- Takes note that Viet Nam has nominated Art of Xòe dance of the Tai people in Viet Nam (no. 01575) for inscription on the Representative List of the Intangible Cultural Heritage of Humanity:
Xòe is a form of Vietnamese dancing with movements that symbolize human activities in ritual, culture, life and work. It is performed at rituals, weddings, village festivals and community events. There are three main types of xòe: ritual, circle and presentational. The ritual and presentational xòe dances are named after props used during certain performances. For instance, there is scarf xòe, conical hat xòe, fan xòe, bamboo pole xòe, music xòe, stick xòe and flower xòe. But the most popular form is circle xòe, wherein dancers form a circle and perform in harmony. The basic movements include raising and opening the hands, then lowering them and clasping the hands of the adjacent person. The dancers follow rhythmic footsteps, slightly arching the chest and leaning backwards. Although simple, the dance movements symbolize wishes for community health and harmony. The dance is accompanied by various musical instruments, including gourd lutes, mouth organs, drums, gongs, cymbals and reed flutes. The instrumental music blends with the vocals and the jingling of the silver jewellery hanging around the waists of the women. Transmitted from generation to generation within families, dance troupes and schools, the xòe dance has become a symbol of hospitality and an important identity marker for the Tai people in north-western Viet Nam.
- Considers that, from the information included in the file, the nomination satisfies the following criteria for inscription on the Representative List of the Intangible Cultural Heritage of Humanity:
R.1: The element is accompanied by music from the gourd lute, shawm, mouth organ, drum, gong, cymbals, reed flute, bamboo pole and rattle. Tai community members share responsibilities and have different roles in organizing performances. Both males and females participate as musicians. The dance is passed on from generation to generation within the community to people of all ages and genders. Children learn from grandparents and parents and ceremony masters pass on knowledge to children, grandchildren, or successors. Tai dance artists and practitioners also teach performing arts troupes as well as high school and college students. The dance reflects Tai cosmological and worldviews and is performed during the lunar new year and spring season celebrations, and during festivals and feasts. The element is open to everyone regardless of age, gender, social status, occupation or ethnicity.
R.2: At the local level, inscription would create awareness about the significance of the element, as well as about community cultural heritage in general. It will encourage feelings of inter-generational responsibility to transmit and practice the element in contemporary life. At the national level, it will increase awareness about the value and the importance of similar traditions in other regions of Viet Nam. It will also enhance pride in ethnic cultural identity and promote solidarity among the ethnic groups of Viet Nam. Inscription would be an incentive to update policies about cultural expressions. At the international level, the visibility of intangible cultural heritage in general would be enhanced. Dialogue among troupes and Tai communities will be enhanced, and the various creative expressions of the element would be highlighted.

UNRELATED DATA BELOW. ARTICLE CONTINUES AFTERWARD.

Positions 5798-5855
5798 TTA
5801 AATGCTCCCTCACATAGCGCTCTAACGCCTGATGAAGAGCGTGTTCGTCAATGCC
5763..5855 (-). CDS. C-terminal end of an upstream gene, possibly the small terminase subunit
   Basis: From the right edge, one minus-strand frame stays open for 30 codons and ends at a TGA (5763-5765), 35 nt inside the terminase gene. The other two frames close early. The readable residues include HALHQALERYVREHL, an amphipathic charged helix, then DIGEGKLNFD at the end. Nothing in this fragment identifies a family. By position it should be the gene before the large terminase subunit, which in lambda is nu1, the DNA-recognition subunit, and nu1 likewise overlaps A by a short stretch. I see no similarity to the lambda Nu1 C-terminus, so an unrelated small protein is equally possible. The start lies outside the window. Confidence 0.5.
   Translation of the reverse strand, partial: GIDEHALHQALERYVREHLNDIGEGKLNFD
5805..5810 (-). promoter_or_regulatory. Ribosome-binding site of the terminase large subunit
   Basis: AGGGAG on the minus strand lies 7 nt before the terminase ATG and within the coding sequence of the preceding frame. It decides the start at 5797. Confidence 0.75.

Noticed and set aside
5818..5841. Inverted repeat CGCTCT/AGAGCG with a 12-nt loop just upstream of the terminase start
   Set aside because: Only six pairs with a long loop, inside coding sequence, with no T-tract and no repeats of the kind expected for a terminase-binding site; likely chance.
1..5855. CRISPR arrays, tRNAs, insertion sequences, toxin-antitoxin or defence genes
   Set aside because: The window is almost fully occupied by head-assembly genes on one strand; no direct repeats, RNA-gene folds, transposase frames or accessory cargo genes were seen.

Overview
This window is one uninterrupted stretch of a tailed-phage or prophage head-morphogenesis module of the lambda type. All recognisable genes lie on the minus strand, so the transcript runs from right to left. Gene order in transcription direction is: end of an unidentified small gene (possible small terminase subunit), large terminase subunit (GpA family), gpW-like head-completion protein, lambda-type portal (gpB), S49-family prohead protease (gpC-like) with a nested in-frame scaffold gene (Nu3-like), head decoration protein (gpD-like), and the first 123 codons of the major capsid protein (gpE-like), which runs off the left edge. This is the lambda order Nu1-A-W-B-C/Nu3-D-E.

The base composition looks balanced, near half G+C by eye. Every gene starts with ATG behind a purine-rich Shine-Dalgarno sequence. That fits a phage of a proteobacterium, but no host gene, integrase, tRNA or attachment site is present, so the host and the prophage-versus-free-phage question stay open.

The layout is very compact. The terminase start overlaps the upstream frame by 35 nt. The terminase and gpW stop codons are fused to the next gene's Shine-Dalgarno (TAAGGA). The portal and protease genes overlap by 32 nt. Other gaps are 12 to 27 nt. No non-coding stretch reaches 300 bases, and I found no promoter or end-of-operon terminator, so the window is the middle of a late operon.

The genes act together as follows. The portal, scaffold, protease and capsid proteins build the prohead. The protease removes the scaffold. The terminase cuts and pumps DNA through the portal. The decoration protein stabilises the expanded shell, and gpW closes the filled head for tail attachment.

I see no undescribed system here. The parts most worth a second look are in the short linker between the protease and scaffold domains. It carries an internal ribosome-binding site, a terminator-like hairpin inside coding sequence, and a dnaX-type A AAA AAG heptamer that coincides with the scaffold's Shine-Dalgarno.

R.3: Safeguarding measures have been largely undertaken by the Tai communities in four provinces, and their efforts have led to the establishment of performing arts troupes and contributed to research and to the publication of books about the element. Masters have passed on knowledge to their students and attempted to revitalize some aspects of the element. The State itself has passed and updated the Cultural Heritage Law that includes a chapter on safeguarding intangible cultural heritage. It has also awarded practitioners with national awards, provided financial support, and coordinated cultural festivals and competitions. A series of measures are proposed and notably includes transmission through formal and informal education, research, inventorying and documentation, all in collaboration with masters and practitioners. Community representatives were involved in drafting the nomination file and in identifying safeguarding measures.
R.4: The file demonstrates wide community participation in research, documentation and inventorying between 2017 and 2018 and then in the review of the nomination file in 2019, where they recommended revisions. The process included State bodies, namely the Department of Culture, Sports and Tourism, in collaboration with troupe representatives from the villages, districts and towns in four provinces. Free, prior and informed consent is established and features a wide cross-section of the communities, groups and individuals concerned.
R.5: The variations of the element were included in the National Inventory of Intangible Cultural Heritage between 2014 and 2016. The element was also included in the Inventory of Intangible Cultural Heritage in the Cultural Heritage Data Bank at the Viet Nam National Institute of Culture and Arts Studies in 2016. The Data Bank is updated annually based on intangible cultural heritage projects implemented with the participation of the local communities within the Cultural National Target Program.
- Decides to inscribe Art of Xòe dance of the Tai people in Viet Nam on the Representative List of the Intangible Cultural Heritage of Humanity;
- Commends the State Party on the preparation of a well-developed file.